We may associate philology with a study of poetry and other literary forms. However, philology embraces also linguistics, and linguistic studies have progressed into the neural reality of language. Naturally, dissecting tissue in order to analyze language would be absurd. Facts of neurophysiology yet may add valuable insight into language phenomena.

Science does not have to mean a mechanistic or laboratory oriented perspective. Whereas human nervous systems can be viewed as capable of information processing — humans have developed scientific and logical skills — the thesis supports the notion of a language faculty rather than isolated brain areas or devices, and holds human awareness as well as personality for indispensable.

Of the many definitions of feedback, those of output return, effect reversal, or acoustic retransmission have been widely used, mostly with reference to mechanical devices. Psychological meaning to be that of evaluative behavior, feedback has become associated with opinion exchange. Neurology began applying the term of information processing  to human bodily structures in the XX century.

Human nervous systems have been evidenced to use inner, biological feedback already at the level of the single cell. We can think about the inner feedback on an example. Even if consciously wearing headphones, most humans reflexly raise voices to speak, unless exercised not to do so. Speaking loud is an intuitive way to compensate for a limitation in auditory feedback. In unimpeded humans, the inner requirement for the natural process approximates a drive.

A drive may be defined as a basic and instinctive need, an inner urge to stimulate response, incite, or repress action (the Webster’s Encyclopedic Unabridged Dictionary of the English Language, 1989), as well as a strong motivating tendency or instinct related to self-preservation (the American Heritage Dictionary of the English Language, 4th Edition, 2006, 2000).

The feedback performance as in the thesis does not refer to evaluative or opinion-related responses that everyday language use may connote. The notion of a drive does not involve sex-oriented behaviors.

I defended The role of feedback in language processing in the year 2000. Stanisław Puppel of Adam Mickiewicz University was the supervising professor. The print is my authorial presentation to offer the thesis also with footnotes. Explications for the annotated text are marked AHD4, when referring to the American Heritage Dictionary of the English Language, 4th Edition.



All rights reserved. The author reserves the right of translation.

The work is an intellective outcome based on legally available printed resources which are all acknowledged in the bibliography. The thesis did not involve, as well as does not require, any experiments.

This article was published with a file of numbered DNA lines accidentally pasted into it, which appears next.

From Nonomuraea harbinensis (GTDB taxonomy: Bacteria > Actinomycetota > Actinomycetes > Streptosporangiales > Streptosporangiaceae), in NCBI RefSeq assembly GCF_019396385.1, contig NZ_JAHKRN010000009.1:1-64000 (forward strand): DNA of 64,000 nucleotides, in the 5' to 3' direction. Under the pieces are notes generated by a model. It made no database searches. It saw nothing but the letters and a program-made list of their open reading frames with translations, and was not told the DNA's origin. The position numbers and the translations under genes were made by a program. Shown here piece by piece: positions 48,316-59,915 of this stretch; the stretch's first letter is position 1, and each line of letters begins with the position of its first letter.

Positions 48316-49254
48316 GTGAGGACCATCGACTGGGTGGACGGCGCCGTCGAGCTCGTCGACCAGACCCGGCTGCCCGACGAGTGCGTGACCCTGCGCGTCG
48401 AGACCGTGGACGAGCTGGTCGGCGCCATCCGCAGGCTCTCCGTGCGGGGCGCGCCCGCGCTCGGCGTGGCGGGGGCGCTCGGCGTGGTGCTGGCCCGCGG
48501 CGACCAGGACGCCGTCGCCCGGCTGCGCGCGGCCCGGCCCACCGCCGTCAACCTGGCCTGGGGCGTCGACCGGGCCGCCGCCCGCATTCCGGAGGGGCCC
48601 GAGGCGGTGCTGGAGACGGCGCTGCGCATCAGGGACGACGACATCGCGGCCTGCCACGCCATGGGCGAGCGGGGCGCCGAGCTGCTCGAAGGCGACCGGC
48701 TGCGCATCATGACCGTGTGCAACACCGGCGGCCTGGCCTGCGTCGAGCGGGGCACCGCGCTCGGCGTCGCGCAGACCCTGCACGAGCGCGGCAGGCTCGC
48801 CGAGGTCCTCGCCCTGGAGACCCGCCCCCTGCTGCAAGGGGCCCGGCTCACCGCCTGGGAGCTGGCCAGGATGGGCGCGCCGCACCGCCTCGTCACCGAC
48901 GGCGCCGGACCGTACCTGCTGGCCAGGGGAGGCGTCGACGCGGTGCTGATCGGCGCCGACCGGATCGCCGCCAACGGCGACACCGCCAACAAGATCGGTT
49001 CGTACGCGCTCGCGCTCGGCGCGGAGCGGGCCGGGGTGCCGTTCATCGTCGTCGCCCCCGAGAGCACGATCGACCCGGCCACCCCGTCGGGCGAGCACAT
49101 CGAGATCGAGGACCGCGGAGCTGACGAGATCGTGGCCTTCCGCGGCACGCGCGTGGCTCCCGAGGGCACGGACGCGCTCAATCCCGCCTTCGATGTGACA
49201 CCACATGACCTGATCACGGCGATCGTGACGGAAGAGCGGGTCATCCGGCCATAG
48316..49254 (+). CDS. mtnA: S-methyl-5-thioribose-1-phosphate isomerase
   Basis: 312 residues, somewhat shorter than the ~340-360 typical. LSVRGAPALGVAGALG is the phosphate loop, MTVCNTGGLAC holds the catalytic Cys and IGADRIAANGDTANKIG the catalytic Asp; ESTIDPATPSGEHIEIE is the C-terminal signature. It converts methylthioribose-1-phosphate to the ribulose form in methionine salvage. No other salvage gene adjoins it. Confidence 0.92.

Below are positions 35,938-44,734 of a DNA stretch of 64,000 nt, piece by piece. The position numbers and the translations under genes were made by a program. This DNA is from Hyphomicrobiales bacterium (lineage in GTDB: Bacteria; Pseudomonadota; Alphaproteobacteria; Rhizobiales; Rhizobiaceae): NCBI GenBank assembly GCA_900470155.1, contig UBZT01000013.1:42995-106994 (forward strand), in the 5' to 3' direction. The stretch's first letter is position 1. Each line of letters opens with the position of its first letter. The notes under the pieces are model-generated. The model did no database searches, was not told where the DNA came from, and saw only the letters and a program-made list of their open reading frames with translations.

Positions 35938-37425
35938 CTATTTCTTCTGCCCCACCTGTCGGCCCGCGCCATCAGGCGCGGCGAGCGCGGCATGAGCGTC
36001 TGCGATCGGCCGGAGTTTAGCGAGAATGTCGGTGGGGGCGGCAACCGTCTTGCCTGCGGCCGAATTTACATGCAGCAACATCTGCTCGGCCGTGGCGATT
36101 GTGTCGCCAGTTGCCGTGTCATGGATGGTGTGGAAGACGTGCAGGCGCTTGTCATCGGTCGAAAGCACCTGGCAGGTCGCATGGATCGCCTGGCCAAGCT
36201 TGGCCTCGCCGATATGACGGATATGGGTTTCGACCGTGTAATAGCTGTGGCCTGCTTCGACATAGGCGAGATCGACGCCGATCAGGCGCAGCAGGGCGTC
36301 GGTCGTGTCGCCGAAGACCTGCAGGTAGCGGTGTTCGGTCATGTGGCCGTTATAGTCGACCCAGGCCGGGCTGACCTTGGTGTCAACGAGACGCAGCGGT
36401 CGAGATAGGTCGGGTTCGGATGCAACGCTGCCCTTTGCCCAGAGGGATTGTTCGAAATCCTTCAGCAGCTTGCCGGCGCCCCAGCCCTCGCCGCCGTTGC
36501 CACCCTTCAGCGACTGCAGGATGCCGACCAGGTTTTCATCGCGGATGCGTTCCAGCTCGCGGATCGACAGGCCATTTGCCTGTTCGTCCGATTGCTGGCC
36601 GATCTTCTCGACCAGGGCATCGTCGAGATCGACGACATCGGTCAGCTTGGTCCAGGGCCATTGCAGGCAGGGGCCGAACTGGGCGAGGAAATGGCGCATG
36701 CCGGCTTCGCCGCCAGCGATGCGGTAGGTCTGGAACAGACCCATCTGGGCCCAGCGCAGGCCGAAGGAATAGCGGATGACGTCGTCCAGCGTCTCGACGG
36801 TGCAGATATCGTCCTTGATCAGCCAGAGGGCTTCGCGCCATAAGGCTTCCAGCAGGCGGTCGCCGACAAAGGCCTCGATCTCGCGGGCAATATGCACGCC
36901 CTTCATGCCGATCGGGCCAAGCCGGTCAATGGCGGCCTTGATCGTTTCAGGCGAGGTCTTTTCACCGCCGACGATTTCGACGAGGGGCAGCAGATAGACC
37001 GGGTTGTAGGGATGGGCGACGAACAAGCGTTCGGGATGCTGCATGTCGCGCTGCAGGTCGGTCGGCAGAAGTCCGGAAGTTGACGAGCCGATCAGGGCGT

The thesis does not support biofeedback and other artificial feedback techniques or technologies. In the light of the importance of the natural processes, such techniques or technologies might prove harmful.

The website is still under construction.


Human language processing can be viewed as human processing of information. With the concepts of processing of options, a program, and a processing system being necessary for any consideration of information processing phenomena, the use of terminology associated with computer science should not be understood as an attempt to draw close an analogy, as natural language remains a scope of skill unmatched by artificial intelligence. Therefore, human neurophysiology shall be the primary area of reference for the following discussion of the role of feedback in language behavior.




4 Comments on “Home”

    • teresapelka Says:

      Hi, never read the ‘Lingua ex Machina’, will take a look some time later.

      My thesis does not support behaviorist or program oriented approaches to language. To the contrary, it defends the view that the natural feedback capacities are indispensable for language – they are as important as the DNA for human sustention.

      Thanks for stopping by :)

  1. Adam Warren Says:

    This is really impressive. I am going to bookmark this page and journey into it as time allows.
    I sense that digital engineering does mimic aspects of brain behaviour, and that neurochemistry is probably digital in some respects (“fire|don’t fire”…). I shall look further into your thesis to see if this idea of mine stands up to your analysis.
    Thank you.

    With kind regards,

    Adam Warren, FRSA.

    • teresapelka Says:

      I don’t think human information processing would be digital: the term “information” is much older than information technologies. Neurons have the all-or-none type of response. Already at local levels, the nervous system makes information pools to overcome the limitations of the option-ridden response, however.

      Thank you for reading.


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